- Leona Illig
When Delia, a little girl who is mute, arrives at Oddfellow's Orphanage, she soon learns to expect the unexpected. Every orphan is unique, from the boy with the head of an onion to a hedgehog the size of a child. But in one aspect they are alike: they all need to find a home in a community of friends and kind teachers who are willing to show them the way. The fourteen chapters generally focus on one of the orphans or teachers. The first page provides some history about the individual, while the rest of the chapter relates an adventure that involves that person. Beyond the elements of setting and time, there is no linear plot. Instead, each chapter represents a discreet story that picks up on various threads of the theme. This is an unusual book, and not just because of the uncommon characters. In its pages you will not find scary images, life or death struggles, crises of conscience, or slang. What you will find are gentle tales about children learning about life and the world, told in language that is a pleasure to read. The author has illustrated the book with simple pictures in brown tones, reminiscent of charcoal drawings; the text is also printed in a shade of brown. Since the stories include magical characters as well as real-life phenomena, they will probably appeal to younger readers. Parents may also choose to read a chapter at a time to children who are not yet able to read at this level (at 126 pages, the book cannot be easily read in one sitting). Both children and parents will find this quiet, delightful story a welcome change from the usual popular fare for children. Reviewer: Leona Illig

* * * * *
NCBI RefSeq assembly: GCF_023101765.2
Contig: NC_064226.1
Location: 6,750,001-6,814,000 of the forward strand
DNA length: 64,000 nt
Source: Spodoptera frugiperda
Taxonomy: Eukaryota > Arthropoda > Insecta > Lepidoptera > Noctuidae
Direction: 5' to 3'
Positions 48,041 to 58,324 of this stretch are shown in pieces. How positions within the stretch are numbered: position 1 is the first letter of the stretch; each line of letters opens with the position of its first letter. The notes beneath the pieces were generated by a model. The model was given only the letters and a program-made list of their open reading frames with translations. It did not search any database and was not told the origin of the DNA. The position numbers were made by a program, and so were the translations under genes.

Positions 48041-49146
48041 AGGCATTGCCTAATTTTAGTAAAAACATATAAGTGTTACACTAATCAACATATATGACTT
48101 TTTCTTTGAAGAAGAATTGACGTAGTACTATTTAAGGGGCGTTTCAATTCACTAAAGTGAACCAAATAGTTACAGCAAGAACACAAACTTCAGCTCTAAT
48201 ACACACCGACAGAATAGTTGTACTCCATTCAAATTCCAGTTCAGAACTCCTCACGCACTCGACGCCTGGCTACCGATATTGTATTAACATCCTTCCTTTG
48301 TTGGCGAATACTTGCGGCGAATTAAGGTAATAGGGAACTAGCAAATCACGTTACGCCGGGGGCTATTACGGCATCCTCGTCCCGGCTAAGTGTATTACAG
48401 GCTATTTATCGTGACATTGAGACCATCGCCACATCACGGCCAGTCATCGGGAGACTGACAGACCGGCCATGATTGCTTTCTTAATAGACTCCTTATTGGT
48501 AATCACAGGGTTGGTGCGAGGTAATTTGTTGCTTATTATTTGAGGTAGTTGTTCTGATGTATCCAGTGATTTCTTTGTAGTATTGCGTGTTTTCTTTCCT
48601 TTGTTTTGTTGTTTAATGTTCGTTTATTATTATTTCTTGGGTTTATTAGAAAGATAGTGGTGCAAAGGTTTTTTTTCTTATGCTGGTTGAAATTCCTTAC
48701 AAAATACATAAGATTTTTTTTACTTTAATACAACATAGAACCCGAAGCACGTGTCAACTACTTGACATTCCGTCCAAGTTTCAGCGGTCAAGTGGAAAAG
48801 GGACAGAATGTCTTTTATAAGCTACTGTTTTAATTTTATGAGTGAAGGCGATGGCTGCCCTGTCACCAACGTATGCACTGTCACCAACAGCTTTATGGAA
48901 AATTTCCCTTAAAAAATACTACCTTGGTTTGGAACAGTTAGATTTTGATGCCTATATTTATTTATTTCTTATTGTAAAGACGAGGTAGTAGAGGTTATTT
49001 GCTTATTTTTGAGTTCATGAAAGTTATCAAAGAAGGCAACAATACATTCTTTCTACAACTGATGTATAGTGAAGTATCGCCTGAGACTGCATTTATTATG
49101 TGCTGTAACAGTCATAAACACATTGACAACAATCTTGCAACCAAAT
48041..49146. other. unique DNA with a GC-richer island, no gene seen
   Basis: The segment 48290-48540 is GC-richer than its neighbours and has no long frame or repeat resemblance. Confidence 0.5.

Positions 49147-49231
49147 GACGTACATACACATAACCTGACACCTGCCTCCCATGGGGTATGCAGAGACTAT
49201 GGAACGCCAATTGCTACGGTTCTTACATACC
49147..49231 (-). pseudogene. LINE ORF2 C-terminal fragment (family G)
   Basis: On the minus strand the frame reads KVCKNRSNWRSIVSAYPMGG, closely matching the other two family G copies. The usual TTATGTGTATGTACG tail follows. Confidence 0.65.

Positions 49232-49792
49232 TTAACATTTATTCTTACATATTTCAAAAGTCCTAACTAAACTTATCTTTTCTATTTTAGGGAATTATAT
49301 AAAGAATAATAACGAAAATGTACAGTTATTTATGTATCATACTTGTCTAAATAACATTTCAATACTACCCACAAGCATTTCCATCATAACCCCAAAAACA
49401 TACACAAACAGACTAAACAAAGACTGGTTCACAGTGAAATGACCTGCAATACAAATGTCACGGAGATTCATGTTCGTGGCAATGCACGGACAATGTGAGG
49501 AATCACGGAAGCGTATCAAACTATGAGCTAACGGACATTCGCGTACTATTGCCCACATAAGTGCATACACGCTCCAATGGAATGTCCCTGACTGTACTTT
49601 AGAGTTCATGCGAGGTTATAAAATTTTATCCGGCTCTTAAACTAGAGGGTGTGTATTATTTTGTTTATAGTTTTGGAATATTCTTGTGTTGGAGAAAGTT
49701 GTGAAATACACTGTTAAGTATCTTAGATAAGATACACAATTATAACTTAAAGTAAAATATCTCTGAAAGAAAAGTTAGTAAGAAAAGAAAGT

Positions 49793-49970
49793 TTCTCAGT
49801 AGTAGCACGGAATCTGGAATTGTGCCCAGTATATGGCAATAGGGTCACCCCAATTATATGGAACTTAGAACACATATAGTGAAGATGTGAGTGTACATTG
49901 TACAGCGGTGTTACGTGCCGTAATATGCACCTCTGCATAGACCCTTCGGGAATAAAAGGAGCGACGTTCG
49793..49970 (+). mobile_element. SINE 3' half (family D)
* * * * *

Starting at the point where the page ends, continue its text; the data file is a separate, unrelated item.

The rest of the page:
School Library Journal
Gr 4–6—This debut novel chronicles a young orphan, Delia, and her arrival and life at Oddfellow's Orphanage. The institution seems to attract unique characters, including a tattooed girl, a young hedgehog, and a boy with an onion head. While the characters are unusual, the book lacks a plot and a true story line. Dialogue is limited, with readers learning about the residents through brief cameo pages that open each chapter. Even the story of how Delia comes to arrive at the orphanage isn't revealed until the blurb before the last chapter, which informs readers that she is an albino who was saved from a horrible attack in the sideshow where she worked by pretending to be a pile of laundry. The author has been a successful online artist, and this book appears to be a way to build a story around some of her prints, but the quaint illustrations will not be enough to keep readers interested.—Cheryl Ashton, Amherst Public Library, OH